CDF recently reviewed its lending programs and their impacts. There are some important conclusions from this review.
CDF maintains three different lending programs:
- Installment loans for larger loan amounts and longer terms. CDF’s installment loans are unsecured and average about $3,500 but have been as large as $20,000. These loans require the applicant to meet with CDF staff and undertake financial coaching.
- Zero-interest loans up to $1,000 that can be repaid in 10 months or less. These loans are made possible by a grant from Our Biswas.
- Payday loans made at 40% of the market rate, up to $300. Most of CDF’s payday borrowers have moved to the zero-interest loans since they became available in August 2020.
CDF’s lending tries to assist people who otherwise have few options to gaining access to credit. Low and very low-income people are often shut out of access to traditional sources such as banks and credit unions. Even the new fintech lenders generally have minimum requirements for credit scores and other indicators that often disqualify these potential borrowers. And, if these potential borrowers have bad credit, access becomes much more difficult.
CDF targets low and very low-income people with credit scores of roughly 400 to 600, those who often have great difficulty accessing traditional sources. In these situations, they may have no other options at all or only ones that are predatory.
These are people considered high risk and less likely to repay their loans. CDF looked at its lending to assess this assumption. We looked at our loans made between January 1, 2020 and June 30, 2022. We also have some longer-term data that were added. This time period covered a good part of the pandemic and CDF borrowing levels were somewhat lower than normal.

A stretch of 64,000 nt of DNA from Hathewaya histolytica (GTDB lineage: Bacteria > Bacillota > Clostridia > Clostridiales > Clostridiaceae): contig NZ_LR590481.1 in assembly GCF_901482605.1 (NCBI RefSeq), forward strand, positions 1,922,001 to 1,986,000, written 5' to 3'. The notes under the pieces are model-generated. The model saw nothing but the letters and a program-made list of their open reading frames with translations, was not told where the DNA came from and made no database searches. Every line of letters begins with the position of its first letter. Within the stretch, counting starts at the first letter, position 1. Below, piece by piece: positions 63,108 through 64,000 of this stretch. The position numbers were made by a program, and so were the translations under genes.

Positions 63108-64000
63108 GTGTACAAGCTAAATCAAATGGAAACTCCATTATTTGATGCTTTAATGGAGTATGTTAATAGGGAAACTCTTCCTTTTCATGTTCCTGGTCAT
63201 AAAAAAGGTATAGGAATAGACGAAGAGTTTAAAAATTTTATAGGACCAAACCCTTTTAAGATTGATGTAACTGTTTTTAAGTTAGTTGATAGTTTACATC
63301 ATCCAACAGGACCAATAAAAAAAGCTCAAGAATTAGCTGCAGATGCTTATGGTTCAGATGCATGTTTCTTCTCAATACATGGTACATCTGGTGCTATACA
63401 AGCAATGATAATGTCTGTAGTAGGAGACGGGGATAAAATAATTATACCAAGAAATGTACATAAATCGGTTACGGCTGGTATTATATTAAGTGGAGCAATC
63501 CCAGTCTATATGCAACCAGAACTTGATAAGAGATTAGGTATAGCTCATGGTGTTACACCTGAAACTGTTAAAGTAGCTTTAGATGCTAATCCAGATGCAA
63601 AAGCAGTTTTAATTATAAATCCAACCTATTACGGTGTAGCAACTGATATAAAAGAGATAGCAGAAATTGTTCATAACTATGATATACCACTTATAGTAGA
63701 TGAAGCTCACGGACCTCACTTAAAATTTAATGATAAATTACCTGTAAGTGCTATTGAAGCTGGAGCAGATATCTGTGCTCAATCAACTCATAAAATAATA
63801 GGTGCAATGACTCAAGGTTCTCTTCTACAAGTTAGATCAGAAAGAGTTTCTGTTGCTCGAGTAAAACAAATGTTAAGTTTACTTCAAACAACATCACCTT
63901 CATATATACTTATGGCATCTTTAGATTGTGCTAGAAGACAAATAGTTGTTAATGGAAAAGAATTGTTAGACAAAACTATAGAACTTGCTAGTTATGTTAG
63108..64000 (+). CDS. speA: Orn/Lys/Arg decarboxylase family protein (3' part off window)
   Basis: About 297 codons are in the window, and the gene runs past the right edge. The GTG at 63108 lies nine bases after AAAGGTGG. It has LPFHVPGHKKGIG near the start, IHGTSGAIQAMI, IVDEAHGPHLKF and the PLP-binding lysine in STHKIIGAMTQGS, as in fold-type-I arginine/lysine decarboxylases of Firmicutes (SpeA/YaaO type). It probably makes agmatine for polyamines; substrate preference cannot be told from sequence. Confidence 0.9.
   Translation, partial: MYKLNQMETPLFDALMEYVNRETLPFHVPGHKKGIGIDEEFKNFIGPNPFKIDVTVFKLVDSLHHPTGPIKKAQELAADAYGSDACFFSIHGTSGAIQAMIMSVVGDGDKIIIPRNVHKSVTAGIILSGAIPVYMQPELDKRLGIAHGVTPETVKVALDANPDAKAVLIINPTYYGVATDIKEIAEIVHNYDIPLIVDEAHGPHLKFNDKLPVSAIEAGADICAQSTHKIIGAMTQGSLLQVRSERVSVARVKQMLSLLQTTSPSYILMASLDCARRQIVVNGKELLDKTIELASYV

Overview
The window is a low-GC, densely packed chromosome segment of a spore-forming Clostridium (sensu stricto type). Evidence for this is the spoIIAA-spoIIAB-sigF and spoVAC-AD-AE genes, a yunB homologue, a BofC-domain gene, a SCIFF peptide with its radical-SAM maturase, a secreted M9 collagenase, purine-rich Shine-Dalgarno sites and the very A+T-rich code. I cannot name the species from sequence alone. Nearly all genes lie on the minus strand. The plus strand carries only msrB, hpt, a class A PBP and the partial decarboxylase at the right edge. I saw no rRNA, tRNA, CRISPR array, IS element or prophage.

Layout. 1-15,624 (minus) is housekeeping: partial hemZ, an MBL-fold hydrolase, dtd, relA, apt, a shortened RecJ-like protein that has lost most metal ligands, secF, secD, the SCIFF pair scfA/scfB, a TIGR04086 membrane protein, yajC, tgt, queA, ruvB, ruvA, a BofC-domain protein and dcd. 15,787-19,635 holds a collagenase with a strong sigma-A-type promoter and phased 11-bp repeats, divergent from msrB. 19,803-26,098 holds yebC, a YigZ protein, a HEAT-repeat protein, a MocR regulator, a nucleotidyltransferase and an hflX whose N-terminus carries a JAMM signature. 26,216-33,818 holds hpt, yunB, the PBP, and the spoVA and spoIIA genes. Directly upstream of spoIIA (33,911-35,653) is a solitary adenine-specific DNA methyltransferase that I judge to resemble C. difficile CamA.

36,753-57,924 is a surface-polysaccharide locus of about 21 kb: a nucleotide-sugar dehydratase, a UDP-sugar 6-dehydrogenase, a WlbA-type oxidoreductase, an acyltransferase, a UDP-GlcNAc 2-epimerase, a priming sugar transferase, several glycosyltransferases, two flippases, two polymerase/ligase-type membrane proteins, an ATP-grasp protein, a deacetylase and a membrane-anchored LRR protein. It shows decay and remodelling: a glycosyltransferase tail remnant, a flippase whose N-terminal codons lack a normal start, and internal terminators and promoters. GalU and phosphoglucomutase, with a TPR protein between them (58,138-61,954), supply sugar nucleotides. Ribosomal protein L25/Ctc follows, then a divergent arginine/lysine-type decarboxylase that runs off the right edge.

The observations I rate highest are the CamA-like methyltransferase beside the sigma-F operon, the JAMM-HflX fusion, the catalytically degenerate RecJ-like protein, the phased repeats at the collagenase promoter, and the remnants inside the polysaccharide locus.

First, here are the demographic data for borrowers in that time period.
|Very Low or
|Installment loans||29 of 30||23||69%||97%||52||601||$55,857|
|0-interest loans||44 of 44||43||77%||93%||57||572||$33,209|
|Payday loans||58 of 58||54||70%||95%||55||584||$37,393|
Most of CDF’s borrowers are female, older, a person of color, have very low or extremely low income (as defined by HUD) and have relatively bad credit scores. They also tended to have high debt levels: $66,605, $16,736 and $26,841 respectively. The ranges were somewhat different as there also were many younger borrowers, a wide range of debt conditions and income levels, and many people with credit scores in the 400’s and low 500’s.
The repayment rates are of crucial importance. The rates, respectively, were 0%, 0.32% and 0.43% during this period. These are extraordinarily low rates, particularly for supposedly high-risk borrowers but also for any borrowers. There were times when delinquencies were high, as these borrowers lived very fragile economic lives especially during the pandemic. But they were committed to repaying their loans. These rates are even lower than CDF’s overall rates since the program’s inception: 1.09%, 0.32%, and 0.60%, respectively.
Low and very low-income borrowers will repay loans that are structured correctly and if they are working with a lender which builds trust relationships.